Everyone knows and loves the work of David Hockney. It is hard not to. His drawings, paintings and prints are accessible. They are brightly colored and fun to look at. This exhibition features both large abstract works as well as figurative paintings, specifically portraits of Hockney's dogs Stanley and Boodgie. Painted in different sizes and positions, these paintings reflect the tenderness with which Hockney views the world. Dogs have specific personalities and Hockney captures their essence in these works. Coupled with the abstractions, it is easy to see the scope of Hockney's talents and to understand why he is among the most revered artists working today (L.A. Louver Gallery, Venice).
Felicity is a wild and colorful group exhibition curated by Phyllis Green that includes work by 17 artists. This exhibition exults in its title and makes the most of the theme of happiness and bliss. The work ranges from Marnie Weber's video installation in which an eskimo-type figure playfully walks through the wilderness, to Tyler Stallings hand-made astronaut suites. The works are as much about materials; toilet paper (Dani Tull), frosting (Doug Hammett), white fluids (David Green), paper plates (Lynn Aldrich) as they are about what is made from them. Abstraction seems to reign here. Felicity is a substantial exhibition that deals with a light subject matter (Jan Baum Gallery, West Hollywood).
Ruth Hardinger's sculptures, scattered around the floor of the gallery, transport the viewer into another world. The various pieces contain diverse elements--cloth weavings; sleek glass disks; whimsical, pigmented plaster rings resembling lumpy, over-sized doughnuts; and clay vessels and sculpted animals that elicit notions of ancient ceremonial rituals. Although suggesting an element of hope in the blending of the modern, technological world and indigenous communities. Her methodology, incorporating forms she commissions from Oaxacan artisans, contributes to the sense of harmony her sculptures generate (Porter Randall Gallery, La Jolla).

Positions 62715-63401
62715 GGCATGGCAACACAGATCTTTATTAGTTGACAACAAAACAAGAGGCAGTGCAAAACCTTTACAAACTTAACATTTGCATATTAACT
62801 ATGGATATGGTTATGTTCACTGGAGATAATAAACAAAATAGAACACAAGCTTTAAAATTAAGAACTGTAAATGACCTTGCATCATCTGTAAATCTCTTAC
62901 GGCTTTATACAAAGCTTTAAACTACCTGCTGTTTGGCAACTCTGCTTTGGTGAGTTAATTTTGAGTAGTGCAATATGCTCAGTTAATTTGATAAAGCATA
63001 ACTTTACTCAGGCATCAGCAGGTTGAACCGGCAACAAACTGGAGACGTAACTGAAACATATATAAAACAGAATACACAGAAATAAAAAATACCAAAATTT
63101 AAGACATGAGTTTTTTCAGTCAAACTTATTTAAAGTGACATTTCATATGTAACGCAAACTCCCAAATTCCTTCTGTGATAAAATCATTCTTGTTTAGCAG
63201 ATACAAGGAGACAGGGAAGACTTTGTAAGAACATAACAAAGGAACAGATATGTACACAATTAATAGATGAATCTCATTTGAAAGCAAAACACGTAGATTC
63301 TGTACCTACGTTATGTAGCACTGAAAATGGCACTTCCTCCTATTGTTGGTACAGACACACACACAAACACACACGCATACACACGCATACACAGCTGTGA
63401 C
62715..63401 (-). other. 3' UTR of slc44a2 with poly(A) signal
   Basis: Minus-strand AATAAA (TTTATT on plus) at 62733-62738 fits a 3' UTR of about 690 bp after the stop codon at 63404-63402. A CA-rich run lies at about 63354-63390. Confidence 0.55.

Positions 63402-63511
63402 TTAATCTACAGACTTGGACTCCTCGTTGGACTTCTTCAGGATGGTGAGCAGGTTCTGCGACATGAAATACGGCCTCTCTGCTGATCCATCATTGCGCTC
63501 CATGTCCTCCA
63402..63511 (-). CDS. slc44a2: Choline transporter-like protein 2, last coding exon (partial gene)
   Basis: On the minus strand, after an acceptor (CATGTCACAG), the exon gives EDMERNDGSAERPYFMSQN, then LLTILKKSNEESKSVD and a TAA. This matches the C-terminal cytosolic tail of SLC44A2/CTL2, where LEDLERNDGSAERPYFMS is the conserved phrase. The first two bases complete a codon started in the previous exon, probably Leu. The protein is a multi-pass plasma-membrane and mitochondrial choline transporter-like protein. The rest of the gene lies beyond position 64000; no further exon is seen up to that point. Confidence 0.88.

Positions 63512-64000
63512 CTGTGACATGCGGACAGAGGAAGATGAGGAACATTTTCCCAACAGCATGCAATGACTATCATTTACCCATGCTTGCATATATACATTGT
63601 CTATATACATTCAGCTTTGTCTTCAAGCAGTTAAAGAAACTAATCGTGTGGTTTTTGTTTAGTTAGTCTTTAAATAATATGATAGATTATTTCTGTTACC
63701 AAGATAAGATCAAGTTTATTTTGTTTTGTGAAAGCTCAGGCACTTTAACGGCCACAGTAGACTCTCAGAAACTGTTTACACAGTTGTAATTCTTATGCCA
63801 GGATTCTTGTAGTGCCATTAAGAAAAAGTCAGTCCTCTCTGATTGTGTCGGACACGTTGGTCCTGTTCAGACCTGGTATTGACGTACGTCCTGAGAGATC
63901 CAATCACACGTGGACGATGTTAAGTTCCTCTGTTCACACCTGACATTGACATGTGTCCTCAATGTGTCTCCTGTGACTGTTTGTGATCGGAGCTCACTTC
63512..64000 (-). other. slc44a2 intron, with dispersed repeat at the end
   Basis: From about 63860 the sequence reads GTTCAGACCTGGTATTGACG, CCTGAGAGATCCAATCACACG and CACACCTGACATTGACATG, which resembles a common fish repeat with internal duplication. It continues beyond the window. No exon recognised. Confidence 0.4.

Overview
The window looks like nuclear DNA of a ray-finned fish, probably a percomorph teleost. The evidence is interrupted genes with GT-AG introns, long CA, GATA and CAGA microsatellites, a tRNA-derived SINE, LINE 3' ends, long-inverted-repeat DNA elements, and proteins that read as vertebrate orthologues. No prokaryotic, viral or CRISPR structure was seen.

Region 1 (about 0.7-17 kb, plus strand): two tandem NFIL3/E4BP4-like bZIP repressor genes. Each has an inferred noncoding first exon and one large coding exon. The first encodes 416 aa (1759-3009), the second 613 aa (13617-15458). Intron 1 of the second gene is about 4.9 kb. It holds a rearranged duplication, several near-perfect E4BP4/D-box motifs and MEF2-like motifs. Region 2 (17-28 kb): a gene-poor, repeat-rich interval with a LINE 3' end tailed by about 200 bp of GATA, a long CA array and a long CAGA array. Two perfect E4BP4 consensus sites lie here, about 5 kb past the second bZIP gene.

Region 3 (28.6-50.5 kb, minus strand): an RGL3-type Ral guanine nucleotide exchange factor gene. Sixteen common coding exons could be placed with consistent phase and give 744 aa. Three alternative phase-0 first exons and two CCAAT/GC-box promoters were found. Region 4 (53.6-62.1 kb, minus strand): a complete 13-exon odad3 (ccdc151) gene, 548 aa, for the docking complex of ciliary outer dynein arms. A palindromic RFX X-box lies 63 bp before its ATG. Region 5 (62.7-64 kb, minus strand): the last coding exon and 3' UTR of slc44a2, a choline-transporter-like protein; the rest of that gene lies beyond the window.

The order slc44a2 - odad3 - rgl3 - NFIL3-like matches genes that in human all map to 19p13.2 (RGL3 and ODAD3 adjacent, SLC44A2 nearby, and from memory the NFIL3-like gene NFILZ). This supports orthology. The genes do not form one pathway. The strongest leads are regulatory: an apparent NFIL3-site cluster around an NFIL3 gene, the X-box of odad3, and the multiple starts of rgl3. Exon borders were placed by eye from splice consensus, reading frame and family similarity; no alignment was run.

Pervert is an exhibition, curated by Catherine Lord, that brings together the work of 15 gay and lesbian artists from the United States, Canada and Europe. Among the artists included are Lyle Ashton Harris, Catherine Opie, Millie Wilson, Judie Bamber, Doug Ischar, Nicole Eisenman and Glen Ligon. Each of these artists is known for their confrontational imagery and their interest in sexuality as a subject. Opie photographs members of San Francisco's leather dyke community, while Harris photographs himself, often in white face and in drag. Eisenman makes cartoon-like drawings about lesbian themes while Bamber makes intricate paintings of vaginas. Pervert is a challenging exhibition that confronts difficult themes but should not be missed (UC Irvine Fine Art Gallery, Orange County).
The Music Box Project is an exhibition of artist-made music boxes. Visitors to the museum are taken through the exhibition in small groups. Because the works are delicate, viewers are not allowed to touch them, rather they are shown, one by one, each artist's creation. A number of well know artists were invited to participate in this project. Among the highlights are pieces by Christian Marclay, Annette Lumier, John Cage, Joseph Kosuth and Vito Acconci (Long Beach Museum of Art, Long Beach).